In the aftermath of the mass shooting at Sandy Hook Elementary in Newtown, Connecticut, it’s easy for some people to place blame on hip-hop music for gun violence. While there’s no disagreement that there are hip-hop artists who feature violence, especially gun violence, in their lyrics and music videos, those hip-hop artists are not physically forcing anyone to shoot others. Some hip-hop artists, primarily rap artists, who discuss gun violence in their lyrics and music videos contend that they are simply reflecting on their personal experiences and illuminating life in various poor black neighborhoods across the nation. For these artists, they feel the need to have the creative freedom to divulge their experiences with gun violence to stay true to their craft and lived experiences. They don’t see themselves as sharing any responsibility for violence in society, even when perpetrators of violence explicitly or implicitly disclose they were influenced by the work of hip-hop artists.
Ogbonna Hagins, Chief Executive Officer and founder of Philadelphia-based hip-hop magazine Philly World, asserts that rap artists share some responsibility for how gun violence has been glorified in some of their lyrics and music videos. He, however, does not contend that they should be regarded as being more responsible than any other individuals and phenomena for gun crime that plays out in society. In “The Hip-Hop Community Responds to the Sandy Hook Elementary School Tragedy,” Hagins posits that “hip-hop music is no more to blame for gun crime than films or video games.” Many others, however, argue that gun violence is as prevalent as it is in our postmodern epoch because of a combination of the influence of rap music, violent films and video games.
In Know What I Mean?: Reflections on Hip-Hop, Dr. Michael Eric Dyson, distinguished Georgetown University professor and hip-hop public intellectual, promulgates that many rap artists give voice to the social misery of their lived experiences, which, for many, includes participating in and witnessing the dangers of gun violence. For Dr. Dyson, these artists must be afforded an opportunity to share their experiences and world views. He does, however, call hip-hop artists, especially rap artists, to understand how influential they are in American society and how they play an important role in shaping American culture. Dyson wants them to have a higher consciousness about their influence and be more selective about the ways in which they choose to present the truths of their lived experiences through their art.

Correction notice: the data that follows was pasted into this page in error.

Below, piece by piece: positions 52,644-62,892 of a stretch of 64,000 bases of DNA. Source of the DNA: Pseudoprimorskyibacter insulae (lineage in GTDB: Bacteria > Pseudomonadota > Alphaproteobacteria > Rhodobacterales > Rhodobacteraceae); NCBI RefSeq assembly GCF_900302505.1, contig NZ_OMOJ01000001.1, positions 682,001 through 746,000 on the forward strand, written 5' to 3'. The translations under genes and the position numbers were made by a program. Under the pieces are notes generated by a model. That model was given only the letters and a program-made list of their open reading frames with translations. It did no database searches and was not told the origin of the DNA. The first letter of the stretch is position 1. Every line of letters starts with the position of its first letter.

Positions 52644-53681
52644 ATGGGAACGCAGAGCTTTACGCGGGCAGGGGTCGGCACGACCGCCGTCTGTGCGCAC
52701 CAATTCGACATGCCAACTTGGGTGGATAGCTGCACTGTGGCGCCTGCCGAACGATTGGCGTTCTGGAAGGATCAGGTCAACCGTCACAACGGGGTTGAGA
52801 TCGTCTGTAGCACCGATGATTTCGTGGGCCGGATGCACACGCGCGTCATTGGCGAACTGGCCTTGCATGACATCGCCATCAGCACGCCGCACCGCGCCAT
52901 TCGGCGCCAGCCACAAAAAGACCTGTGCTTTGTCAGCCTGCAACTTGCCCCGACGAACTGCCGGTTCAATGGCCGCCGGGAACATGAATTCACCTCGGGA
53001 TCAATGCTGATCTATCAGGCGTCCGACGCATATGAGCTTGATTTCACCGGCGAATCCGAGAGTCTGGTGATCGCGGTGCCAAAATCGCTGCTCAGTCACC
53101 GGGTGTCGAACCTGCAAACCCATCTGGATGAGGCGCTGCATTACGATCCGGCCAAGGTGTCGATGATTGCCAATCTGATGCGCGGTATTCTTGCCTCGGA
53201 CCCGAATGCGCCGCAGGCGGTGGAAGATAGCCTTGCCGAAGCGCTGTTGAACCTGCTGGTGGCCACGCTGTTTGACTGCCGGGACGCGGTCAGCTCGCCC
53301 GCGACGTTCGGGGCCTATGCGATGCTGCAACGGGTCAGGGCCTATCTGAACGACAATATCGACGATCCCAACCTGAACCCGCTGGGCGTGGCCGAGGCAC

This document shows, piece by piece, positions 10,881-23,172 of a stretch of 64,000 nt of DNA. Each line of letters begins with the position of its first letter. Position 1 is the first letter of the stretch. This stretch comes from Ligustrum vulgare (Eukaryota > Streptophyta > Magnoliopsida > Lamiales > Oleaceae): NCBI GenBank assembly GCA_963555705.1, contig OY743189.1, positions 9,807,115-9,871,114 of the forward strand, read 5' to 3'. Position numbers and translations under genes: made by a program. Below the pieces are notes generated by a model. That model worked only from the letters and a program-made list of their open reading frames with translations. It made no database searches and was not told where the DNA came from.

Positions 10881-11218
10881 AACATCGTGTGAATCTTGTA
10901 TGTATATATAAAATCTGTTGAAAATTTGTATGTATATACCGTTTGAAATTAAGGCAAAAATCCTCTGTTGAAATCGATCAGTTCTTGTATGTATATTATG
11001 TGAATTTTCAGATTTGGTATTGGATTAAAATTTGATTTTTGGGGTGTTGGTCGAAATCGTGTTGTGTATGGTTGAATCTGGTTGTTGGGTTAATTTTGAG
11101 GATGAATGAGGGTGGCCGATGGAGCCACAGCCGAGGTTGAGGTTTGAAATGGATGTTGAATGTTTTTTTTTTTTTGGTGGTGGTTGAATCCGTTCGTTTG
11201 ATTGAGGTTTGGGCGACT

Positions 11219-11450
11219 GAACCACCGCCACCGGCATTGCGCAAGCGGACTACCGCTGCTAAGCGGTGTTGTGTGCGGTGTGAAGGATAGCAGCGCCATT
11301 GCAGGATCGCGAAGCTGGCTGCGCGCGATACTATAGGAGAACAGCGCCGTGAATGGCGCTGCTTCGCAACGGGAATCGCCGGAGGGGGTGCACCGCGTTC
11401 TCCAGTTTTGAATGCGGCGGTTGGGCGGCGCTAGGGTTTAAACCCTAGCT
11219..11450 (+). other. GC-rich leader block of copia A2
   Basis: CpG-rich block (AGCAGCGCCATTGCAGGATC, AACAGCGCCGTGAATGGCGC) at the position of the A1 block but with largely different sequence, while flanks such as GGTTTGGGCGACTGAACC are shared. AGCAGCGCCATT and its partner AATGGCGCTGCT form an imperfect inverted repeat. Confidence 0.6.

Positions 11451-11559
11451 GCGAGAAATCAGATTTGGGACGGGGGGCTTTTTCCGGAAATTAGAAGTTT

While the highly contentious debate about whether hip-hop music leads to violence in society will probably continue, and arguments about how hip-hop artists’ depictions of gun violence potentially leads to violence will persist, one thing is clear: no empirical evidence has been presented directly linking hip-hop music to mass shootings, especially the tragic mass shooting that took place at Sandy Hook Elementary School in Newtown, Connecticut. At this point, no evidence has been presented that Adam Lanza, the individual who committed the mass shooting at Sandy Hook Elementary School, even listened to hip-hop music.
–Antonio Maurice Daniels
Antonio Maurice Daniels is a Research Associate and Ph.D. student in Education at the University of Wisconsin-Madison. He blogs regularly for his cultural commentary blog, Revolutionary Paideia. His works have been featured widely in academic and popular online publications, including Mused Magazine, Up 4 Discussion, From Ashy to Classy, The Black Man Can, Healthy Black Men Magazine and etc. Follow him on Twitter at @paideiarebel.